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We were invited by the Malayalee Muslim Cultural and Welfare Association to run an interactive talk about youth mental health to 80 members of the Malayalee community in Central Mosque of Brent. We covered statistics around youth mental health, the common problems faced in the Muslim community between parents and children (one being the struggle to find a balance between the west and Islamic cultural practices) and we also provided attendees with practical solutions to address this problem using examples from the Sunnah. The target audience mainly involved parents, however, there were also young people who attended.

The talk went smoothly and it was observed and felt that the parents and the youth in the audience were in need of this talk. The interactive activities we had really helped us engage the audience. For example, we had a role play acted out by facilitators and members of the audience. And we also invited parents and children in the audience to practice the practical steps given in the talk to role play with the person next to them. This worked a treat as many members of the audience verbally reflected on how they would visibly show their children and teenagers that they are listening through their tone and body language. I thoroughly enjoyed running this talk and like the other talks and workshops I have delivered, there’s a growing need to run more mental health awareness events especially around practical skills.

May Allah make it easy for parents and young people of our day and age, may He allow all of us to develop the necessary skills to emulate the Prophet (SAW) in order to raise young people who will bring coolness to our eyes and may He protect us from hardship. Ameen.
~ Farhana Maleque

We were invited to speak about a really important issue –mental health in children and adolescents as a part of a conference on well-being. This is a key topic because mental well-being in children is known to predict mental well-being in adulthood and this is something that many factions of the Muslim community have started to think more about, Alhamdulillah.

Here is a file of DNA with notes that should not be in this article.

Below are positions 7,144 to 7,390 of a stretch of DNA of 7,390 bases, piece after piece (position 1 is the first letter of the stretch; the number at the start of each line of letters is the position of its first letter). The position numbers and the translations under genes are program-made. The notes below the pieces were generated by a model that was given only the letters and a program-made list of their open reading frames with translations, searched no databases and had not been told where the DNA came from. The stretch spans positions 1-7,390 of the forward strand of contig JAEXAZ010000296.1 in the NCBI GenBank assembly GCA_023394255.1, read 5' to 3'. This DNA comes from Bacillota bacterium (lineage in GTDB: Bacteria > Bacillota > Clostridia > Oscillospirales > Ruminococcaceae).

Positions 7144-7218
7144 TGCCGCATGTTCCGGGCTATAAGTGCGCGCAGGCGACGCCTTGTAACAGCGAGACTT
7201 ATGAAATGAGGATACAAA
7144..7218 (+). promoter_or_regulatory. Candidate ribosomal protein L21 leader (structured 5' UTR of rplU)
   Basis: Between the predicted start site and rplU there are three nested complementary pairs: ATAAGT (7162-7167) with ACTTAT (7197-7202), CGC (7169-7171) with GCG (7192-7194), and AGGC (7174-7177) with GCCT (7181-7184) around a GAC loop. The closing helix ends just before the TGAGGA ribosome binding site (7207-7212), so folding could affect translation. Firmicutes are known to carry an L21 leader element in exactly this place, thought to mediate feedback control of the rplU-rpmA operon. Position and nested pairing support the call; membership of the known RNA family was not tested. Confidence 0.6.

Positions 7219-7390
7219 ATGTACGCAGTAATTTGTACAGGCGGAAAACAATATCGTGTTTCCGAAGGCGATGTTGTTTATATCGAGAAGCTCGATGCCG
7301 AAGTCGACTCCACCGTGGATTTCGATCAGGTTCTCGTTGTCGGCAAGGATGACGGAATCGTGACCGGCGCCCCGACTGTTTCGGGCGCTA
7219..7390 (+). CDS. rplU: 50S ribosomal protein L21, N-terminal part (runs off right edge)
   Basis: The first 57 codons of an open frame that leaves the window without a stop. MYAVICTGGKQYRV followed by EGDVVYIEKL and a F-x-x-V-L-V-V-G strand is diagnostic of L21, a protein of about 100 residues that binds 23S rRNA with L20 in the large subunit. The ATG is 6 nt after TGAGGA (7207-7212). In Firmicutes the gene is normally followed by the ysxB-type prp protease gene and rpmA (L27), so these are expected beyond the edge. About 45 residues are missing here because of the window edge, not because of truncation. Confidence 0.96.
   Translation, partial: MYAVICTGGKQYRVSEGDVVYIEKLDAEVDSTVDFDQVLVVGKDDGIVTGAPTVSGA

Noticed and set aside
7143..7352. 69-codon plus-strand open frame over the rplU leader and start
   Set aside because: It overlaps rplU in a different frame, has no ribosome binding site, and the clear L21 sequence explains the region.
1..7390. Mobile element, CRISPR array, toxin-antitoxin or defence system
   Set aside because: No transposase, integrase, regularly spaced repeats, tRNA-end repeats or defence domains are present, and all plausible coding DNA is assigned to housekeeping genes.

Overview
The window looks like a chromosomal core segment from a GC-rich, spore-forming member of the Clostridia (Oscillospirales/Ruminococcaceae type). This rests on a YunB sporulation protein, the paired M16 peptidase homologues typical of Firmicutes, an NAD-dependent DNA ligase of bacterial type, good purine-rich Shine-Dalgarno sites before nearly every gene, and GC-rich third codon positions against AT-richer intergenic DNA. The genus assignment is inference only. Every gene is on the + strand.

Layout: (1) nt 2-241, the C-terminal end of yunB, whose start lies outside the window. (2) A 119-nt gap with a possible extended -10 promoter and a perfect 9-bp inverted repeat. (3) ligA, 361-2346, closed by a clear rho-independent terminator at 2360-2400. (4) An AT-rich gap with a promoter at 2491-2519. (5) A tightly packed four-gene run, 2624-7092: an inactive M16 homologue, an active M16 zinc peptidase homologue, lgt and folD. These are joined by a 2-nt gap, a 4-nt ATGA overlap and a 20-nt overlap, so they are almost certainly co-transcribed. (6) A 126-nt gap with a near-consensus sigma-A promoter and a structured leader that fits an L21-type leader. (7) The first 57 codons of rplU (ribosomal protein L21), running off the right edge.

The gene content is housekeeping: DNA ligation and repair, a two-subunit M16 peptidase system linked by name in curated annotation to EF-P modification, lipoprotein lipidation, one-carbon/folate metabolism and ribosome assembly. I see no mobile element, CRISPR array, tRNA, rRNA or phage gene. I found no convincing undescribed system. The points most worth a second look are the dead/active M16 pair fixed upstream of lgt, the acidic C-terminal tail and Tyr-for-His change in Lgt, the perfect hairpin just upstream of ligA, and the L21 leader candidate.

Our talk included facts and figures about mental health, reflections on the underlying causes and maintenance of mental health problems and live demonstrations of relationship building skills for parents and children. The reflective and practical elements of the presentation were well received by the audience. There was a real feeling that the audience connected with the message we were trying to get out – that is to be at the forefront of understanding the factors that will improve mental health in children and adolescents and building the skills to work towards better mental health within this group.

The audience was varied with both parents, children and adolescents in attendance. Personally for me, it was wonderful to see young faces helping within their community and learning about things that they can use to start up a conversation with their parents and peer group. Overall I thoroughly enjoyed the whole conference and appreciated the positive feedback from the organisers and audience as it showed me that the message was received well – Alhamdulillah.
~ Tanveen Choudhury

Our team was invited by the Malayalee Muslim Cultural and Welfare Association (MMCW) to their Health and Wellbeing Conference. We were specifically asked to deliver a talk about Mental Health issues of the young Muslims in Britain, which was delivered by myself and my lovely colleagues Tanveen and Farhana.

I was quite anxious about how the South Indian community would receive our talk, as Mental Health is a big taboo in our culture. My background is very similar to theirs thus I had my doubts. The conference was held at Willesden masjid, therefore, the first thing I did when I went there was to pray my dhuhr and asked Allah (SWT) to make it easy for me and guide me. I feel obliged to mention how beautiful the mosque was, the women’s section was mashaAllah, so beautiful, spacious and well kept. I immediately felt at ease.